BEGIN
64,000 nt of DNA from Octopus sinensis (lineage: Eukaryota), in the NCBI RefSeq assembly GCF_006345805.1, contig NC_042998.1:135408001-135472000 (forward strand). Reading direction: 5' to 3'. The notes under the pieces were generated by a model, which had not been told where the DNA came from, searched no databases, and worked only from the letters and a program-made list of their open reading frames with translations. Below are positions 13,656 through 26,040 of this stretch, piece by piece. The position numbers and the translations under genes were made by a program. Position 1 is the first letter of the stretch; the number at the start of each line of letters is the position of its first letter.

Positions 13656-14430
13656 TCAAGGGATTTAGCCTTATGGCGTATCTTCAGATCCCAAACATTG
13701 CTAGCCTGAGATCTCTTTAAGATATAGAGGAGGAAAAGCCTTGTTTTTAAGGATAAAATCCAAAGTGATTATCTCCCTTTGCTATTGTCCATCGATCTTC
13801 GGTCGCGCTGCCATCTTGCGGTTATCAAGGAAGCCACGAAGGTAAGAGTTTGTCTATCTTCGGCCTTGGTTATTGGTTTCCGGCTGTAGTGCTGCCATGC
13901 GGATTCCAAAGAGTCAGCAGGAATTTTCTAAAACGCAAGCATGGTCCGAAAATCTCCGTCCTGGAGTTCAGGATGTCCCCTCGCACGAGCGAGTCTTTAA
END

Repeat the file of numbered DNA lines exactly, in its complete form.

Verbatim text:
64,000 nt of DNA from Octopus sinensis (lineage: Eukaryota), in the NCBI RefSeq assembly GCF_006345805.1, contig NC_042998.1:135408001-135472000 (forward strand). Reading direction: 5' to 3'. The notes under the pieces were generated by a model, which had not been told where the DNA came from, searched no databases, and worked only from the letters and a program-made list of their open reading frames with translations. Below are positions 13,656 through 26,040 of this stretch, piece by piece. The position numbers and the translations under genes were made by a program. Position 1 is the first letter of the stretch; the number at the start of each line of letters is the position of its first letter.

Positions 13656-14430
13656 TCAAGGGATTTAGCCTTATGGCGTATCTTCAGATCCCAAACATTG
13701 CTAGCCTGAGATCTCTTTAAGATATAGAGGAGGAAAAGCCTTGTTTTTAAGGATAAAATCCAAAGTGATTATCTCCCTTTGCTATTGTCCATCGATCTTC
13801 GGTCGCGCTGCCATCTTGCGGTTATCAAGGAAGCCACGAAGGTAAGAGTTTGTCTATCTTCGGCCTTGGTTATTGGTTTCCGGCTGTAGTGCTGCCATGC
13901 GGATTCCAAAGAGTCAGCAGGAATTTTCTAAAACGCAAGCATGGTCCGAAAATCTCCGTCCTGGAGTTCAGGATGTCCCCTCGCACGAGCGAGTCTTTAA